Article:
Saturday, June 6, 2015

BOOK REVIEW: The Truth According to Us by Annie Barrows

I received this free from Netgalley. This did not influence my review.

I loved The Guernsey Literary and Potato Peel Pie Society and so I was excited to get hold of a galley for The Truth According to Us by Annie Barrows (one of the co-authors of Potato Peel Pie Society.)

Set in small town (Macedonia) West Virginia during the Great Depression, the story follows the fate of one of its "first families", the Romeyns, who are now somewhat fallen from grace. Felix Romeyn, the eldest son, has not followed in the footsteps of his late father, St. Clair, who was once the head of the local mill, the biggest employer in the town. St. Clair had been beloved by all. Felix is a rogue, but a handsome and charming one, who has caused mischief (and worse) his whole life and has never been held accountable. He’s selfish and often mean, but has a soft spot, sort-of, for his sister, Jottie, and his two daughters (the product of a hurried and short-lived marriage.) Jottie is raising his daughters, Willa and Bird.

Jottie is one of the protagonists. A calm, steady, caring character, she is nursing a deep hurt that goes back to the falling from grace of her family. In her younger days, she was deeply in love with a boy, Vause Hamilton, who was Felix’s best friend. She thought he loved her. That all ended on the day he betrayed their family, betrayed her in particular, and Felix, and died in the bargain.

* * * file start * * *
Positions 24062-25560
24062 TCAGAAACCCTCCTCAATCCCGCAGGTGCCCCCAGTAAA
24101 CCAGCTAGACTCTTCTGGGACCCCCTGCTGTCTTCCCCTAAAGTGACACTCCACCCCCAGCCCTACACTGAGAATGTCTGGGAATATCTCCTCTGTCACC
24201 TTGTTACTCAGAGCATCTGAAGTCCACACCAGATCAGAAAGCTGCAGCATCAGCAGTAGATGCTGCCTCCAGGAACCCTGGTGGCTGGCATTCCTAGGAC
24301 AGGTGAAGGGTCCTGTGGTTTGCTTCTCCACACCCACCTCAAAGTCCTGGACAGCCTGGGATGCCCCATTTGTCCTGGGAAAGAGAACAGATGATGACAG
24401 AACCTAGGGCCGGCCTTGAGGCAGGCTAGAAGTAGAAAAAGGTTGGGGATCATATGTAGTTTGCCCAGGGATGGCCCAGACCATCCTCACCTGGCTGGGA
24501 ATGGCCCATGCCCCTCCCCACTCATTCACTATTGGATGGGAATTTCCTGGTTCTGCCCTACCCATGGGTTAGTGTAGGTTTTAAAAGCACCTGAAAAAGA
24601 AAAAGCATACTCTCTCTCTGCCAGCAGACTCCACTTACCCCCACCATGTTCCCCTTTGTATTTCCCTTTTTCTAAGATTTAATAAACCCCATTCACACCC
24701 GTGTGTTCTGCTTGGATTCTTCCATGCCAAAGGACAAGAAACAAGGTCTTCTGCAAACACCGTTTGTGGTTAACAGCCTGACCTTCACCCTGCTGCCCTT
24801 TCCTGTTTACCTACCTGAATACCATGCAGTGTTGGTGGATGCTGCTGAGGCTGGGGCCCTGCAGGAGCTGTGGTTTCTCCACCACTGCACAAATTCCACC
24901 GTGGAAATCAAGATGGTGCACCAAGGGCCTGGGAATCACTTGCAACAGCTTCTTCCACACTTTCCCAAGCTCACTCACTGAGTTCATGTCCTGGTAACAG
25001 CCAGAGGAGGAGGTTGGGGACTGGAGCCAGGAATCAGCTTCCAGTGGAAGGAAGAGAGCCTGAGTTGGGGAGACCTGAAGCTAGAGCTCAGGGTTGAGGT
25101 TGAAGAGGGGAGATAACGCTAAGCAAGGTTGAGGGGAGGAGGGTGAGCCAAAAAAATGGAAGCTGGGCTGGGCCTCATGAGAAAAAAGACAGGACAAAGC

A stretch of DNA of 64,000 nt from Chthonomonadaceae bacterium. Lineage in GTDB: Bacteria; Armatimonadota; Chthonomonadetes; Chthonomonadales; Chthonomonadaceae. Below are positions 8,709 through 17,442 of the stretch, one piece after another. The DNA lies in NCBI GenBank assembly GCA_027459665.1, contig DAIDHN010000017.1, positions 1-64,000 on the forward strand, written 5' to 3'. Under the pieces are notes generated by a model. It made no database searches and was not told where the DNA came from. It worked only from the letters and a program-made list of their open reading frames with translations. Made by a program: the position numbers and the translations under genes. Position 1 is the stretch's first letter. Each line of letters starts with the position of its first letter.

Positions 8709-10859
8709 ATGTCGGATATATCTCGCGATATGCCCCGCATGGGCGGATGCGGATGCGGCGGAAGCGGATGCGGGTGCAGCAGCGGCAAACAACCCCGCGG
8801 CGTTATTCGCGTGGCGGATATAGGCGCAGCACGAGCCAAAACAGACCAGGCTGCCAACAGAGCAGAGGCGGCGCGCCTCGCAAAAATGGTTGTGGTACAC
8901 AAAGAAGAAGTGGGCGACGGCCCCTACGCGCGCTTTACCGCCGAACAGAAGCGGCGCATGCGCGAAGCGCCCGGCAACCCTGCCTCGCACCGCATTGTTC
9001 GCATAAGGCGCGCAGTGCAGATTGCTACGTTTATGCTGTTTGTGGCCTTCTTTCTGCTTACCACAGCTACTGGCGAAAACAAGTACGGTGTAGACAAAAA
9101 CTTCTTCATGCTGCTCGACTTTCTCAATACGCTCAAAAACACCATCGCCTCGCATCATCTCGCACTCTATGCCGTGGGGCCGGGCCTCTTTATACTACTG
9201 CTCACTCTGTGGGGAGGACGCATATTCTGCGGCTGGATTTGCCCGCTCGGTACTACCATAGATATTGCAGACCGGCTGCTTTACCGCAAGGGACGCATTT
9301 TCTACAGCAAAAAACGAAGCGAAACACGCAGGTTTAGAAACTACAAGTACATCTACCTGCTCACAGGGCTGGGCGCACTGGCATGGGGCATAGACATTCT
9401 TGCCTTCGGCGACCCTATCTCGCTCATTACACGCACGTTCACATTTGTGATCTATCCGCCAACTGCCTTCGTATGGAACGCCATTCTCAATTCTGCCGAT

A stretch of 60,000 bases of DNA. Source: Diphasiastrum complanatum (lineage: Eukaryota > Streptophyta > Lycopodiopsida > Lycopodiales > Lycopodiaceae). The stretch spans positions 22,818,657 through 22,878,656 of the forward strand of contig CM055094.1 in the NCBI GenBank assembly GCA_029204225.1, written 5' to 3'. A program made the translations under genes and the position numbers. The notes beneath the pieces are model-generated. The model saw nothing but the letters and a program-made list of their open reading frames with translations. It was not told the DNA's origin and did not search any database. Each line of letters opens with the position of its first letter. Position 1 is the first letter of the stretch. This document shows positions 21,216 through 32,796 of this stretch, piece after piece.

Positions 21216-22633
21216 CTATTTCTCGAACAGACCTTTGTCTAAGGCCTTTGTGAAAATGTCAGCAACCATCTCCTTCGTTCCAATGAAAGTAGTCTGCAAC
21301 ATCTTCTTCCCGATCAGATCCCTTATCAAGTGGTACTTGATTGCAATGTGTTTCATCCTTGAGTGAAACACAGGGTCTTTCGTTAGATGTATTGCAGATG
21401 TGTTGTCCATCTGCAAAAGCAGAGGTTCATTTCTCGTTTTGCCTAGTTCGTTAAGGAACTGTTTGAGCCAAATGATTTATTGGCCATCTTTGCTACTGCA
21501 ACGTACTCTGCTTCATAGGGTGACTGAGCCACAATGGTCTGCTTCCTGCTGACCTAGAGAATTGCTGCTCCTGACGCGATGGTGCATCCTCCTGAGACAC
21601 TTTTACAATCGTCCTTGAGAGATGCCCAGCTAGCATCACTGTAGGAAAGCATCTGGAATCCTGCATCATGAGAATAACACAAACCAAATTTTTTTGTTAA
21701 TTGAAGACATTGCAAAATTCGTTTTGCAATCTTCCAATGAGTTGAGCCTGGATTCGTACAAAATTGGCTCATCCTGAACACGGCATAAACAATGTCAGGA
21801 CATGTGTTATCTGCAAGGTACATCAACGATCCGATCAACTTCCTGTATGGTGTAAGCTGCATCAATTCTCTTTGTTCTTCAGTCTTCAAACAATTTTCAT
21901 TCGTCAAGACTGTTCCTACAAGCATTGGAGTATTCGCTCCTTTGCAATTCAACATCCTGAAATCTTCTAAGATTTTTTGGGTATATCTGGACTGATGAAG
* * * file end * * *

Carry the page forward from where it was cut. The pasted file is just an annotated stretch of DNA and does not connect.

Willa is another point-of-view character. Somewhere between dreamy and spunky, Willa is twelve, the awkward age where she is awakening to the world and realizes she has no idea what’s going on. She wants to understand things–most particularly she wants to understand her mysterious father. Since he tells her nothing, she decides to dig around on the sly.

And finally, there is Layla Beck, the spoiled socialite daughter of a senator. Layla doesn’t seem to belong in the picture. However, she enraged her father by refusing the proposal of a man worth a fortune. As her punishment, he cut her off and insisted she support herself. Then he arranged for her uncle (who heads up part of the WPA) to give her a job. She is sent to Macedonia to write a history of the town for its upcoming sesquicentennial. There she boards with the Romeyns, including the sympathetic Jottie and the nastily charming Felix.

As Layla uncovers the history of Macedonia—officially sanctioned and not, Willa uncovers the complicated truth about the Romeyns.

The book does have its charms (including scattered cute letters from Layla back and forth to her Washington friends and family). The extended Romeyn family are quirky and Macedonia is populated with a variety of types to entertain. However, the book goes on and on. It’s not that it isn’t enjoyable. For the most part it is. But it’s one of those books where you can be reading and reading and not feel like you’re getting anywhere. Readers will most likely figure out the truth of what happened long ago long before it all comes out in the open. So. . .I was just a bit bored. I finished the book because I’d invested so much time in it, more than because I was all that interested in seeing how it turned out.

1 comment:

  1. I had a similar reaction to the book: quirky characters, good writing, but in the end a sense that we haven't moved on. Some of the characters have an emotional throughline, but not enough change to make a difference. I also thought Willa's insights at the climax showed far more maturity and insight into the human condition than her age warranted--even if she was a prodigious reader!